London’s National Portrait Gallery Reopens With New Bronze Doors Designed by Tracey Emin—But an Underwhelming Rehang

Is a renovation ambitious enough to establish the long overshadowed museum on the world stage?

Ross Place Entrance and the new forecourt at the National Portrait Gallery, London. Photograph: © Olivier Hess.

The National Portrait Gallery in London is welcoming the public tomorrow for the first time in three years following a $52 million renovation—the first of its kind since the museum opened in 1896. The finished product is undoubtedly sleek, but the rehang is underwhelming.

The museum has long stood in the shadow of its comparatively stately, world-renowned neighbor, the National Gallery. In lieu of a majestic facade overlooking Trafalgar Square, visitors accessed the building via an unassuming side door. Inevitably, the NPG has seized the opportunity to establish a slightly grander entrance for itself on the opposite side of the National Gallery, just a stone’s throw from Leicester Square. Three new bronze doors boast portraits of imagined everywomen by Tracey Emin in each of its 45 panels, a riposte to the roundels on the rest of the facade that are filled with age-old images of prominent men.

The “Portrait Portrait Portrait!!!” display, featuring Sir Joshua Reynold’s Portrait of Mai (Omai) (1776) at the National Portrait Gallery, London. Photo: © David Parry.

Once inside, visitors are greeted by an airy main hall before being swiftly whisked up by escalator to level three, where the history of portraiture apparently begins with the Tudors. The presentation of the works is conventional, in some cases even old school “salon-style,” but the galleries do contain a few contemporary twists to lure new audiences. These include screens playing short films on topics like the painting techniques behind Tudor art or the scientific methods used to analyze it today.

A very generous number of rooms have been given over to this slightly repetitive period and few examples really stand out, although visitors will enjoy spotting occasional masterpieces like “The Ditchley Portrait” of Queen Elizabeth I. Pride of place is given over to Joshua Reynold’s Portrait of Mai (1776), which was recently purchased by the NPG with help from the Getty Museum.

Another suite of rooms on the second floor are dedicated to the Victorian era and filled with the usual suspects: officious-looking men and resplendent royals. A modest attempt is made to widen our perspective via screens that offer the chance to flick through images of London street life, including flower sellers in Covent Garden and Italian performers.

A view through the “Art, Science and Society” display at the National Portrait Gallery, London. Photo: © Gareth Gardner for Nissen Richards Studio.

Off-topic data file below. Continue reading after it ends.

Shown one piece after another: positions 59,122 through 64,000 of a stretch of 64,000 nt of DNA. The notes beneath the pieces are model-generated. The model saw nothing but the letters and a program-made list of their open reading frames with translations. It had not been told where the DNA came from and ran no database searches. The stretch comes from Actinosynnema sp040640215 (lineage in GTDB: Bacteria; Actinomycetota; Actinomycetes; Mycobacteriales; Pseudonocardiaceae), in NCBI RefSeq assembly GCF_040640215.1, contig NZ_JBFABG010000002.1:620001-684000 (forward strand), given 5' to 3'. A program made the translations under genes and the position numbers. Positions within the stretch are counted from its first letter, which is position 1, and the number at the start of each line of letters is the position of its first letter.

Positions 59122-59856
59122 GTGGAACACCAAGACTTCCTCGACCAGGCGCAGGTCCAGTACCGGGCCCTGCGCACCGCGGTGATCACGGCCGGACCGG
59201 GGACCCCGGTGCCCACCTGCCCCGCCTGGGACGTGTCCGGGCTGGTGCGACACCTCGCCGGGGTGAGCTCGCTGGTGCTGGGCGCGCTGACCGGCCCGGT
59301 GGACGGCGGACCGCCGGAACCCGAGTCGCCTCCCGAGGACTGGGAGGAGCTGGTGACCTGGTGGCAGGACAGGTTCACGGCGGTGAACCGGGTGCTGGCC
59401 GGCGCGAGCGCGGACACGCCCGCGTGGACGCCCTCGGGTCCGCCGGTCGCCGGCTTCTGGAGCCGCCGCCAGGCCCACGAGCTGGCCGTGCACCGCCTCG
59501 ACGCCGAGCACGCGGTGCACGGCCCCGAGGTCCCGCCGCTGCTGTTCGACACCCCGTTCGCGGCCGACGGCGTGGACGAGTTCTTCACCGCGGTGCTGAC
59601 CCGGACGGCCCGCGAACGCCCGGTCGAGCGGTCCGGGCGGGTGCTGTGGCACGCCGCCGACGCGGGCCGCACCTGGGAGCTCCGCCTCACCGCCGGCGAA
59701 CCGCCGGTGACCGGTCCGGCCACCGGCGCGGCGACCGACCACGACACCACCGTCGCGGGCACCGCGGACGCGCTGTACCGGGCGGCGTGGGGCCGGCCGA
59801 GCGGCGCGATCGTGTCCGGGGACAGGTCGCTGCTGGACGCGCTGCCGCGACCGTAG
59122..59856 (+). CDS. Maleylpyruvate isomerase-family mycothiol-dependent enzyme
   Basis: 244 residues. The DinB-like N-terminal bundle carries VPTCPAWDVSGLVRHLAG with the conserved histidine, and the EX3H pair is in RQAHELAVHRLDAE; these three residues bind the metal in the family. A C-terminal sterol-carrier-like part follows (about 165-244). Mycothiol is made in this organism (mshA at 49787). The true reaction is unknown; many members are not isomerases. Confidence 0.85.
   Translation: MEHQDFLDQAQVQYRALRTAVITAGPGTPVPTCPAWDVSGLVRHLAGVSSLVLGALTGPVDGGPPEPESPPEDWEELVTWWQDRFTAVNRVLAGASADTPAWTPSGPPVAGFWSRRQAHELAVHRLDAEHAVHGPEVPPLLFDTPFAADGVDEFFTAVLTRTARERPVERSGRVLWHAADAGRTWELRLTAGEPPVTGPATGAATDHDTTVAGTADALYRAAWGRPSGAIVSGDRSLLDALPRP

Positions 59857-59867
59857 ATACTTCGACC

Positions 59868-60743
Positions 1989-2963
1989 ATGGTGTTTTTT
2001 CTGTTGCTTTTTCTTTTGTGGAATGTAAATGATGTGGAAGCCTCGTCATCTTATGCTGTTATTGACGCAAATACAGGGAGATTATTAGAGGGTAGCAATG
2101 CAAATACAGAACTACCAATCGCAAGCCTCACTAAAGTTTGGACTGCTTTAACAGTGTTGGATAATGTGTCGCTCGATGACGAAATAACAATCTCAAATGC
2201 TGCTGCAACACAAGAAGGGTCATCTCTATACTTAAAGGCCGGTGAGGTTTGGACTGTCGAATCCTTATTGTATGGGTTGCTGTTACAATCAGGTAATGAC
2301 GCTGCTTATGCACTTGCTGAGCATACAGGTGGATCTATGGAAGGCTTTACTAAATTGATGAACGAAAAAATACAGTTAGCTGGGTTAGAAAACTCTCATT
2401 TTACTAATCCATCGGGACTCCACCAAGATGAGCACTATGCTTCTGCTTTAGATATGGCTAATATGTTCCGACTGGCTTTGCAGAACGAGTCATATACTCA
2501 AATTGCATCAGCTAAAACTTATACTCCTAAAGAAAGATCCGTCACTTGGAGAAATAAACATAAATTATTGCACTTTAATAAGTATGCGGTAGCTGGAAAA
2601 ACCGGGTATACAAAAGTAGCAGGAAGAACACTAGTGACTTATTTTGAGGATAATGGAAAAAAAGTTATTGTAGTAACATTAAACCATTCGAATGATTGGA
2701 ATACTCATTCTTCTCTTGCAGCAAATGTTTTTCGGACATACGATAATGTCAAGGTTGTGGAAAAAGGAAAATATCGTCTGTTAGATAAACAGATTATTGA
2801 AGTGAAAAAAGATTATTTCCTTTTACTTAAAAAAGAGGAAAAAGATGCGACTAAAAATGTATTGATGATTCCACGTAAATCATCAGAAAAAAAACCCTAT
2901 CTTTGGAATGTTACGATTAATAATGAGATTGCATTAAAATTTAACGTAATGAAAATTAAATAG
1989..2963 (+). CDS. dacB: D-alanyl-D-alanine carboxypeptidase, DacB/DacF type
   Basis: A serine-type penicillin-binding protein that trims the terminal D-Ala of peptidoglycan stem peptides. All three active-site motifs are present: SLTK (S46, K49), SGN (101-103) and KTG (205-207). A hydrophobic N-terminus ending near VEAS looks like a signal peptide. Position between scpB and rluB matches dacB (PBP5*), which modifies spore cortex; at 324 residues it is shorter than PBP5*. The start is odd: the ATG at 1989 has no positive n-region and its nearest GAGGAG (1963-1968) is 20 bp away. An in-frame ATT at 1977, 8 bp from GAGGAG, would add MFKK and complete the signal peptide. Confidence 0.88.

Up next is a meagre holding of modern and contemporary art from 1945 onwards, which has been confined to just a few rooms. Nonetheless, it feels good to see some more familiar faces.

“Making the Modern World” has among its highlights Maggi Hambling’s portrayal of the Nobel Prize-winning British chemist Dorothy Hodgkin (1985) and a new posthumous portrait of Terrence Higgins by Curtis Holder, which was commissioned to mark the 40th anniversary of the Terrence Higgins Trust, a charity offering services related to HIV. The multilayered drawing shows the sitter at three stages of Higgins’s life, from adolescence to time spent in the navy before culminating in the final weeks before his death in 1982.

The contemporary galleries are surprisingly easy to miss, but it’s worth the journey to the pokier Weston Wing to see  works like Toyin Ojih Odutola’s Sadie (2018–19) of the celebrated author Zadie Smith and Chantal Joffe’s 2008 self-portrait with her daughter Esme. Another small selection of works tucked to the side of the main staircase surveys how a wide variety of women artists have chosen to represent themselves on canvas.

The Contemporary Collection in The Mary Weston Gallery in The Weston Wing at the National Portrait Gallery, London. Photo: © David Parry.

The museum has decided not to include a famous 2010 portrait of the princes William and Harry by Nicky Philipps in its permanent collection. The decision prompted speculation that that the museum’s royal patron Kate Middleton may have pressured the curators to remove the work, following the much publicized rift between the two brothers. The museum has denied the accusation, noting that the work was taken off public display in August 2018, two years before the museum closed for refurbishment in 2020.

Tomorrow’s opening festivities will include the launch of First Look Festival, a program of events, discussions and activities for audiences of all ages that welcomes the musician Paul McCartney and Tracey Emin as its headlining guests.

Visitors excited to see the museum’s inaugural exhibition “Paul McCartney Photographs 1963–64” will have to wait until it opens on June 28 (through October 1). In the meantime, “Yevonde: Life and Colour” offers the first major retrospective of the English photographer who was a suffragette and early pioneer of color photography in the 1930s (through October 15).

 

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